Okeanos Explorer
31 Images

NOAA’s Okeanos Explorer in the Marianas Trench

Coral gardens don’t only occur in shallow waters; they are also found in the deep sea. A Paragorgia bubblegum coral with commensal brittle stars, or ophiuroids, is seen at right. A pink anemone surrounded by hydroids can be seen in the foreground.

 (NOAA Office of Ocean Exploration and Research)

The Deep Discoverer ROV images a 45-foot-high extinct hydrothermal vent chimney. The chimney was probably once a high-temperature black smoker, built by hot, chemical-rich fluids created by seawater percolating downward and interacting with hot magma within the dome.

 (NOAA Office of Ocean Exploration and Research)

A deep-sea coral garden on a carbonate platform seen from ROV Deep Discoverer. The ROV’s bioboxes, tool tray and manipulator arm are visible.

 (NOAA Office of Ocean Exploration and Research)

Scientists identified this jellyfish as probably a new species belonging to the genus Crossota. The hydromedusa was seen during a dive on April 24 while exploring the Enigma Seamount 1,200 feet below the surface.

 (NOAA Office of Ocean Exploration and Research)

This purple sea cucumber appears to have a polychaete worm sheltering underneath it.

 (NOAA Office of Ocean Exploration and Research)

Ghostsharks or rabbitfish are most closely related to sharks and rays and are only known to occur in deep water.

 (NOAA Office of Ocean Exploration and Research)

An echinothuriid urchin walks along the deep-sea floor in the Marianas region. The urchin is known as a deposit feeder, with its mouth on the underside of the body.

 (NOAA Office of Ocean Exploration and Research)

A 100-foot-tall hydrothermal vent gushes black smoke-like fluid, which is full of metal particulates. These metals help to build vast chimney structures.

 (NOAA Office of Ocean Exploration and Research)

A closer look at the hydrothermal vent.

 (NOAA Office of Ocean Exploration and Research)

Blind Chorocaris shrimp huddle together on the spire of a hydrothermal vent. These shrimp number in the thousands near the warm waters of the vent chimneys.

 (NOAA Office of Ocean Exploration and Research)

This deep-sea goosefish or anglerfish, Sladenia remiger, is one of the stranger-looking fish the Okeanos Explorer has encountered. These fish use modified fins to walk and rest on the seafloor. 

 (NOAA Office of Ocean Exploration and Research)

A closeup of the goosefish’s skin.

 (NOAA Office of Ocean Exploration and Research)

A young synaphobranchid eel.

 (NOAA Office of Ocean Exploration and Research)

This cusk eel (Bassozetus sp.) is easily identified because of its circular head and small beady eyes.

 (NOAA Office of Ocean Exploration and Research)

Bassogigas cusk eel. Cusk eels are one of the most common but least well-known groups of  deep-sea fish.

 (NOAA Office of Ocean Exploration and Research)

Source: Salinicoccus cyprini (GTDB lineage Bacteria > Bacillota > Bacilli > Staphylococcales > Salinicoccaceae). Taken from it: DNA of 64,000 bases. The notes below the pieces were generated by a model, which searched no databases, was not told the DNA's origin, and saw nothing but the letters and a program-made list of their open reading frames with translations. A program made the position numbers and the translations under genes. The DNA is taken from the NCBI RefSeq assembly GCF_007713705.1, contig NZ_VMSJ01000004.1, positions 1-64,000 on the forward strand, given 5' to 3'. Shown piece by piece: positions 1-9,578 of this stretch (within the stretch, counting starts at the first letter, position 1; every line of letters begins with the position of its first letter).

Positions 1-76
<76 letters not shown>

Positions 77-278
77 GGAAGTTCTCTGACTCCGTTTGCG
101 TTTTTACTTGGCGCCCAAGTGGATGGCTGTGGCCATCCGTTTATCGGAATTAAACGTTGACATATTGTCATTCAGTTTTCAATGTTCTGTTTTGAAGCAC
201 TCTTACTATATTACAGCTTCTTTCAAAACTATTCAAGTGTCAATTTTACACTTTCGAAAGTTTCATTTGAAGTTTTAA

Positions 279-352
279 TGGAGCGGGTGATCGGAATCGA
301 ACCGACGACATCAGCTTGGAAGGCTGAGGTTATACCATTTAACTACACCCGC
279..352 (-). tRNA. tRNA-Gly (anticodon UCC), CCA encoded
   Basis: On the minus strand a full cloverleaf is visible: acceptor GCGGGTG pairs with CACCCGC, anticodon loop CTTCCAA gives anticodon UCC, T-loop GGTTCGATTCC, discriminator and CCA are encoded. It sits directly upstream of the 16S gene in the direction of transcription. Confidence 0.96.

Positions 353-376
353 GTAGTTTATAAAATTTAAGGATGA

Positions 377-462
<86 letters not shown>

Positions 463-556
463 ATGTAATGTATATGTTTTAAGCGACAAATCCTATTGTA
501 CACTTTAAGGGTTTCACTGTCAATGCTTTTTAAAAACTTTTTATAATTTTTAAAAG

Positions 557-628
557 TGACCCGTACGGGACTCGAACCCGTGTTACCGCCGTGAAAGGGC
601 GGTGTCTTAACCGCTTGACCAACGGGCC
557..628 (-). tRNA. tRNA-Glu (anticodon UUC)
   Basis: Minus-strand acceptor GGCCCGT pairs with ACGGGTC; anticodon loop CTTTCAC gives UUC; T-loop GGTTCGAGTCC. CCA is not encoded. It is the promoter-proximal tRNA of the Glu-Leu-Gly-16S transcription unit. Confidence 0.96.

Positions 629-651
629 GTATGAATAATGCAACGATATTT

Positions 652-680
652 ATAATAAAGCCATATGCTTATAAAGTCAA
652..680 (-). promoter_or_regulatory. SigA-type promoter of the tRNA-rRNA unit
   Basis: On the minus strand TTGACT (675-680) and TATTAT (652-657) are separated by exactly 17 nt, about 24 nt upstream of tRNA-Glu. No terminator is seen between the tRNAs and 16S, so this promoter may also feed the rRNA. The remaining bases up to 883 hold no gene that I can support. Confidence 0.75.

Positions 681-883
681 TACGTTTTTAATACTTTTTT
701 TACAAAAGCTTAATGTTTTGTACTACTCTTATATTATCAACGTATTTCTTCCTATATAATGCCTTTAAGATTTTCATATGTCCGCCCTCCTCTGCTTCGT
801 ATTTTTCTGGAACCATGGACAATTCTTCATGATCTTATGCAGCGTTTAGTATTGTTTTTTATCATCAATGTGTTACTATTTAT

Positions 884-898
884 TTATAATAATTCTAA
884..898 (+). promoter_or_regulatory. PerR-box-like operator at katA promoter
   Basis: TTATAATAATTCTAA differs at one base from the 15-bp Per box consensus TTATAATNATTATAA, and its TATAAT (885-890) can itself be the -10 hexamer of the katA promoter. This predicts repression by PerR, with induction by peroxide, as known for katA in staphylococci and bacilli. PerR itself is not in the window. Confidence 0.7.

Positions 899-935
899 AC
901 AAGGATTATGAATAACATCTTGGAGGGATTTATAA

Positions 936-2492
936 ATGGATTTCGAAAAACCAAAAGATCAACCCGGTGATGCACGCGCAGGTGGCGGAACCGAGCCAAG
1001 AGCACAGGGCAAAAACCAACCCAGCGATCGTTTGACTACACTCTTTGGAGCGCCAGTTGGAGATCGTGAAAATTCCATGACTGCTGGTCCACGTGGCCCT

A close-up of the cusk eel.

 (NOAA Office of Ocean Exploration and Research)

A cusk eel swims by a pillow lava formation.

 (NOAA Office of Ocean Exploration and Research)

A rare sighting of a lizardfish (Bathysaurus mollis) swimming in the water column. These fish are usually observed resting on the deep-sea floor.

 (NOAA Office of Ocean Exploration and Research)

A silver scabbardfish (Lepidopus caudatus).

 (NOAA Office of Ocean Exploration and Research)

A Nematocarcinus shrimp with an unknown parasite on its back.

 (NOAA Office of Ocean Exploration and Research)

A duckbilled fish (Chrionema chryseres) has been seen on several shallower ROV dives in the Marianas region.

 (NOAA Office of Ocean Exploration and Research)

These two types of deep-sea barnacles extend their cirri, as the bristly structures are known, into the water to filter feed. They were seen during the dive at Santa Rosa North.

 (NOAA Office of Ocean Exploration and Research)

Goniasterid sea stars are commonly seen predators on deep-sea coral, leaving the skeleton exposed.

 (NOAA Office of Ocean Exploration and Research)

A community of Paragorgia coral is seen with commensal brittle stars and squat lobsters.

 (NOAA Office of Ocean Exploration and Research)

A commensal brittle star with its arms entwined tightly around a deep-sea octocoral.

 (NOAA Office of Ocean Exploration and Research)

The Deep Discoverer ROV views a deep-sea coral community on a carbonate platform at Santa Rosa North off Guam.

 (NOAA Office of Ocean Exploration and Research)

A sixgill shark is seen in the distance among a deep-sea coral garden west of Guam.

 (NOAA Office of Ocean Exploration and Research)

The camera sled Seirios captured this image of the Deep Discoverer ROV exploring a carbonate platform at Santa Rosa Bank off Guam.

 (NOAA Office of Ocean Exploration and Research)

Pillow basalts are only created in an undersea environment. As the lava flow erupts underwater, it meets cold seawater and immediately begins to solidify in all directions, forming a tubular or circular rock.

 (NOAA Office of Ocean Exploration and Research)

This seafloor lava flow is less than 2 years old. The lava flows were turned solid by cold seawater and formed a series of tubes that are known as pillow basalts.

 (NOAA Office of Ocean Exploration and Research)

These sedimented pillow basalts show how the lava erupted onto the seafloor and solidified into these tubular shapes.

 (NOAA Office of Ocean Exploration and Research)
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